PHEB chairman Dr P. Ramasamy said the state wants to acquire
the 2.4ha land to build low-cost housing for the evicted families as well as many other low-income families in the area.
He said there are also three
temples on the land.
“The market price for the land
is about RM2mil. If the owner is seeking a higher price, we are
willing to meet and finalise on a win-win deal.
“The state will not tolerate any move to tear down houses of poor families and temples in the name of a legal directive,” he told reporters after a dialogue session with the villagers on Thursday.
Ramasamy said they held talks with the landowner after the
residents were first served with
the eviction notices in February.
He said during the negotiation, the landowner, who bought the estate land for about RM1mil a few years ago, had expressed intention to sell it to the state.
“Everything was then put on hold during the movement control order. And now, residents are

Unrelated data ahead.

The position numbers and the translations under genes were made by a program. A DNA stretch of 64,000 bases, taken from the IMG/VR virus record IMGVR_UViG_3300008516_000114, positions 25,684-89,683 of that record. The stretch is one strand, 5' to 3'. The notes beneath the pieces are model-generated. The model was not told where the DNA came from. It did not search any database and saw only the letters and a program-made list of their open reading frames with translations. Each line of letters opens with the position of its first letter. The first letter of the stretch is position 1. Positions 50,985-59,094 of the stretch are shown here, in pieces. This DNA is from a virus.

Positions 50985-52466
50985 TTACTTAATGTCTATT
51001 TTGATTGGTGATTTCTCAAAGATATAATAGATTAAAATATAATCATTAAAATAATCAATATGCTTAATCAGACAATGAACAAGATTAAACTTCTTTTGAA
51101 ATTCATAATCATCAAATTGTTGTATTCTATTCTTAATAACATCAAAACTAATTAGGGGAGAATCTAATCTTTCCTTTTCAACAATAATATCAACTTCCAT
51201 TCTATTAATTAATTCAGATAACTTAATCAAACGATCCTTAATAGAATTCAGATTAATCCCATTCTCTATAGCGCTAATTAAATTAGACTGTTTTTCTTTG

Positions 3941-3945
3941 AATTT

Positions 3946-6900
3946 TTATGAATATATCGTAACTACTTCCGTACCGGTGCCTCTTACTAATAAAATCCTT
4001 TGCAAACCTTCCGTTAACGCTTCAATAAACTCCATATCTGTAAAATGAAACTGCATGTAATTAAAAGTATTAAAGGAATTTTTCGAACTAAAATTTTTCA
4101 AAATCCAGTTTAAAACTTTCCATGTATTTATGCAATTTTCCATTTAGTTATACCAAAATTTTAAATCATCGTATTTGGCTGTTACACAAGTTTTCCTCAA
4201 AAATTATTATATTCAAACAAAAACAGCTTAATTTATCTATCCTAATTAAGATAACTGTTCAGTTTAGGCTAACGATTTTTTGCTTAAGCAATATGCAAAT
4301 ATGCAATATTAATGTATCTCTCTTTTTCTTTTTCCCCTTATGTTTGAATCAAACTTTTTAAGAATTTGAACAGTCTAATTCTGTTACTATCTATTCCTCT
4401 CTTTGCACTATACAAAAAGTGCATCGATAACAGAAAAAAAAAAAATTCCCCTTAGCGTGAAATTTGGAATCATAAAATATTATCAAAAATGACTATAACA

suddenly served with another
bailiff order from the court to evict by Thursday,” he said.
Ramasamy said since the owner had not obtained approval to
conduct any earth work under
the council’s Town and Country Planning Act 1976, any demolition work will not be allowed.
Established over a century ago, the village is home to about 100
villagers, most of them low-income earners, who live in the estate
surrounded by oil palm trees.
Present were Sungai Bakap assemblyman Dr Amar Pritpal Abdullah, Bagan Dalam assemblyman M. Satees and Seberang Prai City councillor David P. Marshel.
Did you find this article insightful?